Class 4 – Daily Activities – 21.05

Good morning. Before you check out today’s activities, here are yesterday’s answers.

If you missed a maths video/lesson or want to revisit something, here are the previous posts.


As always, you don’t have to do these activities at a set time or in a set order – that’s all up to you. Also, you don’t have to be doing work all day! Feel free to send in some pictures or videos of some of the other things you have been doing at home.




Early Bird Maths


Year 5 maths:

Y5 maths video:

Click the link below to go to the video clip. You can pause it if you need to.


Y5 maths activity:

Y5 – Area of rectangles


Year 6 maths:

Y6 maths video:

Click the link below to go to the video clip. You can pause it if you need to.



Y6 maths activity:


Y6 – Multiply fractions by integers 2019


Extension – Problems of the Day




Here’s another colouring activity. This time you need colour each word based on which word class it could fit in. Some words could fit into more than one class (so you can choose which one) – e.g. Quarrel can be a verb (He is going to quarrel with me) or it can be used as a noun (He and I just had a quarrel).

PDF version word classes


Here’s a reminder of each word class:

Nouns are words which are used to identify “things”. Things can be people, places, objects, animals, ideas, feelings.
e.g. The dog from London had hurt its tail when it tried to squeeze through the gap in the fence.

Verbs are words which are used to describe an action, state or occurrence. We usually think of verbs as being actions.
e.g. Several of the chickens had escaped because the boy unfortunately left the gate open.

Be careful though as some words which are sometimes verbs can be used as a noun: e.g. He is going for a run – here, run is being used as noun.
e.g. He is going to run to school – here, (is going to) run is being used as a verb.

Adjectives are words which are used to add extra detail about a noun.
e.g. The blue and white cat jumped over the massive pond.

Adverbs are words which add extra detail about verbs, adjectives or other adverbs.
e.g. The really annoying chameleon walked incredibly slowly towards the fly.

Pronouns are words which replace a noun (you don’t necessarily know what noun the pronoun is replacing unless you have more information).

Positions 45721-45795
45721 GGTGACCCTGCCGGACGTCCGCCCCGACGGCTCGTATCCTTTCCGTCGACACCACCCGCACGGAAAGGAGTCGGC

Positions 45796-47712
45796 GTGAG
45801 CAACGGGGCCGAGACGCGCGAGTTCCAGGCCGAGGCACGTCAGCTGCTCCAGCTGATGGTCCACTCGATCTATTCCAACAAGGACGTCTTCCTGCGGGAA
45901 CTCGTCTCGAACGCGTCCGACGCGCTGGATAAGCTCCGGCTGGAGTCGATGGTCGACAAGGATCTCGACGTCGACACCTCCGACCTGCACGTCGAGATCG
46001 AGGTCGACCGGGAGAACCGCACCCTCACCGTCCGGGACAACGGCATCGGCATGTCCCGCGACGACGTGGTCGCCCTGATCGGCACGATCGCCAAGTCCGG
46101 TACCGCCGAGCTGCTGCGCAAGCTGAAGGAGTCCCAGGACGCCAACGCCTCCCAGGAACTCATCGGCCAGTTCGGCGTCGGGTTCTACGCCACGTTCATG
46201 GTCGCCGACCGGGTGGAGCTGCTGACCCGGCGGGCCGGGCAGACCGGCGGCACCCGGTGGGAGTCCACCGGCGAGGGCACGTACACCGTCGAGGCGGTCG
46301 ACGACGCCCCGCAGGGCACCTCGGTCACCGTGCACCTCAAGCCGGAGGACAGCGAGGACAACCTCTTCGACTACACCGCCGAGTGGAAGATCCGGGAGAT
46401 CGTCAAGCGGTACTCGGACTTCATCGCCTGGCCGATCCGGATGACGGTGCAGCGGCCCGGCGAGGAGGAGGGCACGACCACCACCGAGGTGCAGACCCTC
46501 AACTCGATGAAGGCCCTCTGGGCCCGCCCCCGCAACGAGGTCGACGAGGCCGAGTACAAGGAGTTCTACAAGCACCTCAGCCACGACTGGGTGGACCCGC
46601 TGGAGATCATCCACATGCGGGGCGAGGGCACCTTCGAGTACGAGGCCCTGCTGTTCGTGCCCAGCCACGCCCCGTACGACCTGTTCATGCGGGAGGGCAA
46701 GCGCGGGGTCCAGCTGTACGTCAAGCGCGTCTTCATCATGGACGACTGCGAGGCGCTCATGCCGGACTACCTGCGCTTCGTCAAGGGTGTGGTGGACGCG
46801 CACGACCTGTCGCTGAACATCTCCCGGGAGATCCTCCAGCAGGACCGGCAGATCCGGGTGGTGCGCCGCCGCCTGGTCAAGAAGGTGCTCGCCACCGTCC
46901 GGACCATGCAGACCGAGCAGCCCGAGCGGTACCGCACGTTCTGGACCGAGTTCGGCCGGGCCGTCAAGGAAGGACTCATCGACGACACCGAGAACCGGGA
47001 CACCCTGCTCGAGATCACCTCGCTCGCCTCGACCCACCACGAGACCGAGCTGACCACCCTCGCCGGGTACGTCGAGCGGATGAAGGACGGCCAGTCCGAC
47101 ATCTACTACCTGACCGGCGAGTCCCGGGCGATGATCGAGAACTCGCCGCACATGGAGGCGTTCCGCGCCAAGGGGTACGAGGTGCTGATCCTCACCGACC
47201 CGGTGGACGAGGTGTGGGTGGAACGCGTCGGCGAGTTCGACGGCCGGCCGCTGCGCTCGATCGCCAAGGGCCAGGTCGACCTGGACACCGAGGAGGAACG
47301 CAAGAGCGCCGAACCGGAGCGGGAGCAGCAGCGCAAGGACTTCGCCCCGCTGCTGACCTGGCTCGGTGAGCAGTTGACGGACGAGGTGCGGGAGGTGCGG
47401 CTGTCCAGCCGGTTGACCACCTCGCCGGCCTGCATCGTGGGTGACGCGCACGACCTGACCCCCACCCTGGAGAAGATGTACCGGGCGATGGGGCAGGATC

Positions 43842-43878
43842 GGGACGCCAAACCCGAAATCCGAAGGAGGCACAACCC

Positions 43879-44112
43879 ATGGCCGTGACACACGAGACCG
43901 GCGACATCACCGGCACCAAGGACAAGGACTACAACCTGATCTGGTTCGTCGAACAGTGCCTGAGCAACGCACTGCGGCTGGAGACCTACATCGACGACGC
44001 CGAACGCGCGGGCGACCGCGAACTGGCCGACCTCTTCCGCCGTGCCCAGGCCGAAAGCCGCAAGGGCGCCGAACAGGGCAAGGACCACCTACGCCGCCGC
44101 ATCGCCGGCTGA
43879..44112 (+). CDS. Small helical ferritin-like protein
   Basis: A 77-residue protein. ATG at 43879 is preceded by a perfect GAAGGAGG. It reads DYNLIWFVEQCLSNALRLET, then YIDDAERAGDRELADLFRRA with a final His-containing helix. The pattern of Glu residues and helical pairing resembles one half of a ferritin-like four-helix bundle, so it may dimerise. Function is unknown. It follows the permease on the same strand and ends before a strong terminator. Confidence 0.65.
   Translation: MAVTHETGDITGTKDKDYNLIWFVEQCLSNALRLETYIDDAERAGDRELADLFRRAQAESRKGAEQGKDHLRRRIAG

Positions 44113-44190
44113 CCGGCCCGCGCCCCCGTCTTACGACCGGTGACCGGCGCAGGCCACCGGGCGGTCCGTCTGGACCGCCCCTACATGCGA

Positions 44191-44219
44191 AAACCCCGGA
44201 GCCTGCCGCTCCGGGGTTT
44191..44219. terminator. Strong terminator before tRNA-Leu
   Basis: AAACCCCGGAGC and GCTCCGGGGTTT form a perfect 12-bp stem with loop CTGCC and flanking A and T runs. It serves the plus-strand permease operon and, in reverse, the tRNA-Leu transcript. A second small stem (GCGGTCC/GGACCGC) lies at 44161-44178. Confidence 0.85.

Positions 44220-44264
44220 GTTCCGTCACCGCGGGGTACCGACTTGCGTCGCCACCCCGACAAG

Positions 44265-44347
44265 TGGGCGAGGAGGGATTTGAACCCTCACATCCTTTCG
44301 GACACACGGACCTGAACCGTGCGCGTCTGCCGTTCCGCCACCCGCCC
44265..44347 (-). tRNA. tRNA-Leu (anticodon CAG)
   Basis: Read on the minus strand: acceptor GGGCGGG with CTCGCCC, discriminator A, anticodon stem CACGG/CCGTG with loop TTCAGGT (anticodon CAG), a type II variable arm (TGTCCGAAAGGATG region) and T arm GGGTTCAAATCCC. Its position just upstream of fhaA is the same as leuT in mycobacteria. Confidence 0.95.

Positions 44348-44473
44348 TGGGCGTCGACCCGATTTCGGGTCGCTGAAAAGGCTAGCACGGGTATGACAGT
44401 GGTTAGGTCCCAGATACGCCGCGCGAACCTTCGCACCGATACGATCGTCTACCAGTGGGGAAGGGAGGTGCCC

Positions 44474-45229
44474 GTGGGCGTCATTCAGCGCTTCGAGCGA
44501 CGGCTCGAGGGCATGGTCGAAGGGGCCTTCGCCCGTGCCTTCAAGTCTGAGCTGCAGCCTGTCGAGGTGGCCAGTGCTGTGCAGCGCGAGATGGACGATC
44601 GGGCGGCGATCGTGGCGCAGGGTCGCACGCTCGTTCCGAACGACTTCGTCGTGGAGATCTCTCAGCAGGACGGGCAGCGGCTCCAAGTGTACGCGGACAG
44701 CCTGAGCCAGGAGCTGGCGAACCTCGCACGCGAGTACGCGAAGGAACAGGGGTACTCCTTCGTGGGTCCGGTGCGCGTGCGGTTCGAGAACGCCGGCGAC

e.g. He loved playing volleyball whilst she hated it.

Determiners are words which determine which or what noun is being referred to.
e.g. The old man had three dogs, several grey mice, an elephant and this flamingo.

Prepositions are words which describe where something is in relation to something else.
e.g. The cat was hidden inside the bin. She arrived after dinner.

Conjunctions are words which connect ideas or words together.
e.g. Whilst I am swimming, my sister goes to football and tennis.


Daily Video


1.) How would you describe the dog?
2.) How would you describe the shepherd?
3.) What does the shepherd do with the sheep’s wool?
4.) Where does the dog wake up every morning?
5.) When the shepherd is no longer able to sheer the sheep, what happens?
6.) What does the dog try first?
7.) What does the dog work out?
8.) What happens after the dog is able to turn the wool into clouds?



During the Tudor period, families/houses would have a “coat of arms”. This was often displayed on banners and shields when they went into battle. Here’s are slide from a PowerPoint explaining some of this:

Tudor Knights and Coats of Arms


Your task today is to design and draw your own coat of arms. Before you start, here’s some information on Heraldry (the design of coats of arms) including the meanings of some colours, symbols and animals used.

The Language of Heraldry


Here’s some templates you could use as a basis for your coat of arms. You don’t have o use these: if you wish, you could draw it all own your own.

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